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Collaborative Repository for 3D Printable Designs - The Open Heart Project

Speakers
Miss Amanda Miotto
1,2, Dr Jo Pauls3,4

1Griffith University, 2QCIF, 3University of Queensland, 4Prince Charles Hospital

Abstract
A medical engineer presented us with a unique challenge. His team wanted to collaborate worldwide on designing 3D printable heart pumps - while keeping the designs open source and affordable for third world countries.

Background: Currently research is o en undertaken in isolation within each laboratory, limiting collaboration and thus the full potential of the Mechanical Circulatory Support (MCS) eld. There was a clear need and untapped potential for improved collaborative efforts, improved education and standardisation and subsequent improvement of research quality and outcomes within the field.

The repository needed to be easy to use and learn, adaptable for different technologies, low-cost and sustainable long term. The system needed to include not just the files for the 3D printers, but testing data, testing code and human-readable information about the mechanics.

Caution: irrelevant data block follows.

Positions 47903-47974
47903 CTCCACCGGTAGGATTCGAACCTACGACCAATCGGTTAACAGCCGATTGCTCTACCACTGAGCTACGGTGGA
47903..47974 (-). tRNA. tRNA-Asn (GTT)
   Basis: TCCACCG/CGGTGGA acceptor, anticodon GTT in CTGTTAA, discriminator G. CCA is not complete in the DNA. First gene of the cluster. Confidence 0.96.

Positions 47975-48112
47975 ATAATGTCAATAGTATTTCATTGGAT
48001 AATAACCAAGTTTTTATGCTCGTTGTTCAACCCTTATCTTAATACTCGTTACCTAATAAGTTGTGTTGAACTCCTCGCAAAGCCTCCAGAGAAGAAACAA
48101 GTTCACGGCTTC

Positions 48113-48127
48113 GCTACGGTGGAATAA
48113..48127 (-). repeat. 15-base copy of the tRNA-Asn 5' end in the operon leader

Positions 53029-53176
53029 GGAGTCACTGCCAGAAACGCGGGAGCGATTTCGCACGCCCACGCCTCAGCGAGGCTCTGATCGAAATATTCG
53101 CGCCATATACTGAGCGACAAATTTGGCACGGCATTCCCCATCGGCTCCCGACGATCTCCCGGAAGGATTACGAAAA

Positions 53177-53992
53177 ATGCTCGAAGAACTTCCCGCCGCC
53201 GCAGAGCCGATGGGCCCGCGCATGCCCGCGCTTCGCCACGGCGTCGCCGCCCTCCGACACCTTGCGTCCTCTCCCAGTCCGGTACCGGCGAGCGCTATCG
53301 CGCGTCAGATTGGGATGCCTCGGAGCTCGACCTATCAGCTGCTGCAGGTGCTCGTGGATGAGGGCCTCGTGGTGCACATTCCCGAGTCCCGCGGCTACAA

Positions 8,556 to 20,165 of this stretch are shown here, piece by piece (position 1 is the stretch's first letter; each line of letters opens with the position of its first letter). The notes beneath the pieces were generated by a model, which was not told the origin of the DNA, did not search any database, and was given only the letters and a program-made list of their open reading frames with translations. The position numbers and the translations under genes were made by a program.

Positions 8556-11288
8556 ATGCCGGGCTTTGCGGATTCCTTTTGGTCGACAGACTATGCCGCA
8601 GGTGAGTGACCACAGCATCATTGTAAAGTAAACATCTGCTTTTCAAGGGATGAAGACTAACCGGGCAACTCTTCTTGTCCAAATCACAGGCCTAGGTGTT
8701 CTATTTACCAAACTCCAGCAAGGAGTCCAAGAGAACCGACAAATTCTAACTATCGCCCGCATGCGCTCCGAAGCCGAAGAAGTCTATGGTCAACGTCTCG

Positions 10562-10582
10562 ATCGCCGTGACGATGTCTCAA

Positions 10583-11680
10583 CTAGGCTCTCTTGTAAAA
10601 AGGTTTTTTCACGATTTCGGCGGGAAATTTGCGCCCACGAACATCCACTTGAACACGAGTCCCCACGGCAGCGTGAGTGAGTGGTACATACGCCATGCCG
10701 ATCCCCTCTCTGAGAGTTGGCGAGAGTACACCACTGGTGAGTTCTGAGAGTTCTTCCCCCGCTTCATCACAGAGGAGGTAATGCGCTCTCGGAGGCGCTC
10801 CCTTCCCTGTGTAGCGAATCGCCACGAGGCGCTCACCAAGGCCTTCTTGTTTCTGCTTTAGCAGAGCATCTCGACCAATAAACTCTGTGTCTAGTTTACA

Method: Combining a work ow of technologies with sustainable solutions, we were able to provide engineers with a way to share their work with a low barrier to entry. This platform was named OpenHeart. The platform incorporates web-based version control and documentation mechanisms, with attached collaborative tools providing networking opportunities, discussion space and educational material for upskilling.  Coupled with this was the dual copyright licence, protecting both their programmatic code, their intellectual designs and testing data using both a

Creative Commons (CC-BY 4.0) and Open Source licence (BSD-3-Clause). This protects not just the designs of the heart pumps themselves but the code that resides in the 3D printable le. Paired with the licence is unique URLs and DOI minting for publication purposes, encouraging reuse and transparency.

This system offers access to the current developments in the MSC eld for researchers in developing countries with a low barrier of entry. By sharing existing solutions (e.g. experimental set-up, data analysis strategy) it will be possible to save research time and money while giving emerging researchers a head start.

Discussion: This presentation will discuss how we leveraged traditional version control systems to provide a novel approach for researchers with in-built reproducibility and collaboration mechanisms. We will also discuss how this approach can be adapted for other situations.